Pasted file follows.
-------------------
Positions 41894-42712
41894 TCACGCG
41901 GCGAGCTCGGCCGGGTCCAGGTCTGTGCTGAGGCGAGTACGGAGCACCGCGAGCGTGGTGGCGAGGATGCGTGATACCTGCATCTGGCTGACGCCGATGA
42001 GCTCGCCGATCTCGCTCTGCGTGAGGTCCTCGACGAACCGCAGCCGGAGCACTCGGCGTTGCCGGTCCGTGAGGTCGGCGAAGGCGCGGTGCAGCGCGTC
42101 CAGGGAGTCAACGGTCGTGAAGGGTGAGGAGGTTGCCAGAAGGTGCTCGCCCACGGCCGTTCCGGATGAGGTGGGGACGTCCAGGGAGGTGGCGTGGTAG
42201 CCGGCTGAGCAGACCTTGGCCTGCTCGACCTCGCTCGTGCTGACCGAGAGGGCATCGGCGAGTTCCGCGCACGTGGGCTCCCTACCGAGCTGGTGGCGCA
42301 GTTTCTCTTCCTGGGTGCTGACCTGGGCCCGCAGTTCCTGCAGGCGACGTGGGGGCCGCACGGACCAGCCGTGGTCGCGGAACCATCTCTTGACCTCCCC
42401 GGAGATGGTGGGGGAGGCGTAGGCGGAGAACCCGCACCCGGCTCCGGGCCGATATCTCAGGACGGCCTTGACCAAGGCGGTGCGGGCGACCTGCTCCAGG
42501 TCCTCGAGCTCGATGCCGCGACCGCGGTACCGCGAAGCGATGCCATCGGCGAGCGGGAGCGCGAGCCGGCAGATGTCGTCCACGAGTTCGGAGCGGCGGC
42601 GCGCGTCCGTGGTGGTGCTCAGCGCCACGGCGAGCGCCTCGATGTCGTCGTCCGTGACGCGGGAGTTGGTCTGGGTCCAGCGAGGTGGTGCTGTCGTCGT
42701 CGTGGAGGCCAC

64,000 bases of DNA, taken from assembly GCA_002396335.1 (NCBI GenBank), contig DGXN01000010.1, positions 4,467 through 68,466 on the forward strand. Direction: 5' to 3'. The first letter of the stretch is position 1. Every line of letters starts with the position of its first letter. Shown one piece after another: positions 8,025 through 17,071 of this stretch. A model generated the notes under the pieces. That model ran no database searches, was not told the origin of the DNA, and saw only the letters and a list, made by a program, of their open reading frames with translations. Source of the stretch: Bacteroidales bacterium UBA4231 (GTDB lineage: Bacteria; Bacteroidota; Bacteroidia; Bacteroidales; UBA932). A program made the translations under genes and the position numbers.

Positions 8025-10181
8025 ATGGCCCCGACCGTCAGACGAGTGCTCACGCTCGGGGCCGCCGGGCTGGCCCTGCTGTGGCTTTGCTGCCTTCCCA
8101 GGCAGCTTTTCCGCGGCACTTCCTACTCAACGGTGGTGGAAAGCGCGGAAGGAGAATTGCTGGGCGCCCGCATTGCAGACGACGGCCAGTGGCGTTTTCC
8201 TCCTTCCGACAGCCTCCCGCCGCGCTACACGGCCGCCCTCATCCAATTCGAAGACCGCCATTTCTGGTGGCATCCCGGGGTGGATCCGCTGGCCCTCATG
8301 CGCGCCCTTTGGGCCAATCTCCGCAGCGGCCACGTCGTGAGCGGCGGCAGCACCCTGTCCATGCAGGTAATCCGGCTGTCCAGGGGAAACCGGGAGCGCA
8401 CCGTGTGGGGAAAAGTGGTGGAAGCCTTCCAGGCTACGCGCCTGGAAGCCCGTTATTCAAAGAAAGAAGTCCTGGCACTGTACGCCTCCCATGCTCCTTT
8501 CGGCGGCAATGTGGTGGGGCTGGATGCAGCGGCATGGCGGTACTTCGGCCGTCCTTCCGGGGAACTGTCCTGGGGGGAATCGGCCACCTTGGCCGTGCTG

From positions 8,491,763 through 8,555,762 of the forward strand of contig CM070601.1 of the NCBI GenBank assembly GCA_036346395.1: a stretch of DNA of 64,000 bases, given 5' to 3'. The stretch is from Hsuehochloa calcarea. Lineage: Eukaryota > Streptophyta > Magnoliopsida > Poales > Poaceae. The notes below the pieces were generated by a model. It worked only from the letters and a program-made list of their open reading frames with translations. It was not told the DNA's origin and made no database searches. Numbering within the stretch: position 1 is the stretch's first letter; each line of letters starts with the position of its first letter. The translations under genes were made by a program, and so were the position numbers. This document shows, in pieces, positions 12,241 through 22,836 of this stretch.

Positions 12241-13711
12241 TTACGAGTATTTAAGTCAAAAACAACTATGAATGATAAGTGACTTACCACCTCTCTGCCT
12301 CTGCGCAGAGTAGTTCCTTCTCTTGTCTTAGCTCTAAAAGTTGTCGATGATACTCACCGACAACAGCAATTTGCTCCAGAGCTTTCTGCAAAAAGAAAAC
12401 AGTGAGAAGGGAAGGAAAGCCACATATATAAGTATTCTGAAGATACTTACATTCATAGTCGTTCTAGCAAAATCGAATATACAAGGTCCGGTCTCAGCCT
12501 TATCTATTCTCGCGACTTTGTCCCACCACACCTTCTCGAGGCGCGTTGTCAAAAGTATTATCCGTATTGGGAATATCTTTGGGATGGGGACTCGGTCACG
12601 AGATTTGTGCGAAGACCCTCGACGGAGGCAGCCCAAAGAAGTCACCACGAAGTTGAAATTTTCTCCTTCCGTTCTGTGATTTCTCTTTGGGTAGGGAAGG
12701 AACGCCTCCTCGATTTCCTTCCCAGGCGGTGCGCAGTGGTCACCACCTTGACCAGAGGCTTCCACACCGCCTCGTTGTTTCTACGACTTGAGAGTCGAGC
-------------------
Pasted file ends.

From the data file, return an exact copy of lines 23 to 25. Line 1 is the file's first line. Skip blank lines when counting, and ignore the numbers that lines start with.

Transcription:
12301 CTGCGCAGAGTAGTTCCTTCTCTTGTCTTAGCTCTAAAAGTTGTCGATGATACTCACCGACAACAGCAATTTGCTCCAGAGCTTTCTGCAAAAAGAAAAC
12401 AGTGAGAAGGGAAGGAAAGCCACATATATAAGTATTCTGAAGATACTTACATTCATAGTCGTTCTAGCAAAATCGAATATACAAGGTCCGGTCTCAGCCT
12501 TATCTATTCTCGCGACTTTGTCCCACCACACCTTCTCGAGGCGCGTTGTCAAAAGTATTATCCGTATTGGGAATATCTTTGGGATGGGGACTCGGTCACG